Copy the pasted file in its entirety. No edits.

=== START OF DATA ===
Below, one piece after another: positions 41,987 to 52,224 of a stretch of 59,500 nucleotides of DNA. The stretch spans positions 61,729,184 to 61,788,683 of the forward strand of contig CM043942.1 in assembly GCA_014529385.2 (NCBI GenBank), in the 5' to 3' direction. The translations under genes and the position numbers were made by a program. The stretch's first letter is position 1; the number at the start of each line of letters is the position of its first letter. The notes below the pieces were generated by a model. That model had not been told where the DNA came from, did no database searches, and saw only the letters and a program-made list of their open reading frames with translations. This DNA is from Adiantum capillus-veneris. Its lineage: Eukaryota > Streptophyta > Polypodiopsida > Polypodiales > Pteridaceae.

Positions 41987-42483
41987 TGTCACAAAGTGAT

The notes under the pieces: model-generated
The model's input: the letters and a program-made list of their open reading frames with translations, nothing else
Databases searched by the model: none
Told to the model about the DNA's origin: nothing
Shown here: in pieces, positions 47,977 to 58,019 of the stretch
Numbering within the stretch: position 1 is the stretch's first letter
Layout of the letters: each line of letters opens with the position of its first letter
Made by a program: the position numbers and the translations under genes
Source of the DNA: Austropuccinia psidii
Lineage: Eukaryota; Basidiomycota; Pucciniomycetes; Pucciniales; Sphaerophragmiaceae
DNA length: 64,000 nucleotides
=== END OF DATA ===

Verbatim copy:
Below, one piece after another: positions 41,987 to 52,224 of a stretch of 59,500 nucleotides of DNA. The stretch spans positions 61,729,184 to 61,788,683 of the forward strand of contig CM043942.1 in assembly GCA_014529385.2 (NCBI GenBank), in the 5' to 3' direction. The translations under genes and the position numbers were made by a program. The stretch's first letter is position 1; the number at the start of each line of letters is the position of its first letter. The notes below the pieces were generated by a model. That model had not been told where the DNA came from, did no database searches, and saw only the letters and a program-made list of their open reading frames with translations. This DNA is from Adiantum capillus-veneris. Its lineage: Eukaryota > Streptophyta > Polypodiopsida > Polypodiales > Pteridaceae.

Positions 41987-42483
41987 TGTCACAAAGTGAT

The notes under the pieces: model-generated
The model's input: the letters and a program-made list of their open reading frames with translations, nothing else
Databases searched by the model: none
Told to the model about the DNA's origin: nothing
Shown here: in pieces, positions 47,977 to 58,019 of the stretch
Numbering within the stretch: position 1 is the stretch's first letter
Layout of the letters: each line of letters opens with the position of its first letter
Made by a program: the position numbers and the translations under genes
Source of the DNA: Austropuccinia psidii
Lineage: Eukaryota; Basidiomycota; Pucciniomycetes; Pucciniales; Sphaerophragmiaceae
DNA length: 64,000 nucleotides